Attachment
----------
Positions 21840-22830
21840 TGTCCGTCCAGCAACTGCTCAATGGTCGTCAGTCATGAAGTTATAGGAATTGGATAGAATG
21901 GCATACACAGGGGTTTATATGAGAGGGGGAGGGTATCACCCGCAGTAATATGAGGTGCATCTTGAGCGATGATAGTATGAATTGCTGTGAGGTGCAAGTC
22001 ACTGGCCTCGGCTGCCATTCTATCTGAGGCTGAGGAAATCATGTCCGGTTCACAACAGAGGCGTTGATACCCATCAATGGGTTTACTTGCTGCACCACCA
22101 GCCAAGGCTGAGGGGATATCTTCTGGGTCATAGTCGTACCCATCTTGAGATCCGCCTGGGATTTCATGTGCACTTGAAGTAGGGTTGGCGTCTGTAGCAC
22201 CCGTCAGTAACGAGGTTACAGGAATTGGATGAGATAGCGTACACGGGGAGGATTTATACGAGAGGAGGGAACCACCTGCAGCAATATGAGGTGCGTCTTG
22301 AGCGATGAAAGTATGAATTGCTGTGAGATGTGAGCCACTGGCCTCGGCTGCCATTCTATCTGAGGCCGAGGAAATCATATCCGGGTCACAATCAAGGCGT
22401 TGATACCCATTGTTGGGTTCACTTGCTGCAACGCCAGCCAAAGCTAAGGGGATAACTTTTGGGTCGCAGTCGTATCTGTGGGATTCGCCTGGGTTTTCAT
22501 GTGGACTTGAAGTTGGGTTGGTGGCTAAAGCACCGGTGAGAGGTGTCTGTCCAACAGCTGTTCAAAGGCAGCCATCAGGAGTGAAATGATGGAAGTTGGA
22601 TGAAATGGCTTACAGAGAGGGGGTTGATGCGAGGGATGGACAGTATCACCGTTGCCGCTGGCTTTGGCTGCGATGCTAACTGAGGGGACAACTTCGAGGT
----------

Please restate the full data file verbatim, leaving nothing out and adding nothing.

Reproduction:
Positions 21840-22830
21840 TGTCCGTCCAGCAACTGCTCAATGGTCGTCAGTCATGAAGTTATAGGAATTGGATAGAATG
21901 GCATACACAGGGGTTTATATGAGAGGGGGAGGGTATCACCCGCAGTAATATGAGGTGCATCTTGAGCGATGATAGTATGAATTGCTGTGAGGTGCAAGTC
22001 ACTGGCCTCGGCTGCCATTCTATCTGAGGCTGAGGAAATCATGTCCGGTTCACAACAGAGGCGTTGATACCCATCAATGGGTTTACTTGCTGCACCACCA
22101 GCCAAGGCTGAGGGGATATCTTCTGGGTCATAGTCGTACCCATCTTGAGATCCGCCTGGGATTTCATGTGCACTTGAAGTAGGGTTGGCGTCTGTAGCAC
22201 CCGTCAGTAACGAGGTTACAGGAATTGGATGAGATAGCGTACACGGGGAGGATTTATACGAGAGGAGGGAACCACCTGCAGCAATATGAGGTGCGTCTTG
22301 AGCGATGAAAGTATGAATTGCTGTGAGATGTGAGCCACTGGCCTCGGCTGCCATTCTATCTGAGGCCGAGGAAATCATATCCGGGTCACAATCAAGGCGT
22401 TGATACCCATTGTTGGGTTCACTTGCTGCAACGCCAGCCAAAGCTAAGGGGATAACTTTTGGGTCGCAGTCGTATCTGTGGGATTCGCCTGGGTTTTCAT
22501 GTGGACTTGAAGTTGGGTTGGTGGCTAAAGCACCGGTGAGAGGTGTCTGTCCAACAGCTGTTCAAAGGCAGCCATCAGGAGTGAAATGATGGAAGTTGGA
22601 TGAAATGGCTTACAGAGAGGGGGTTGATGCGAGGGATGGACAGTATCACCGTTGCCGCTGGCTTTGGCTGCGATGCTAACTGAGGGGACAACTTCGAGGT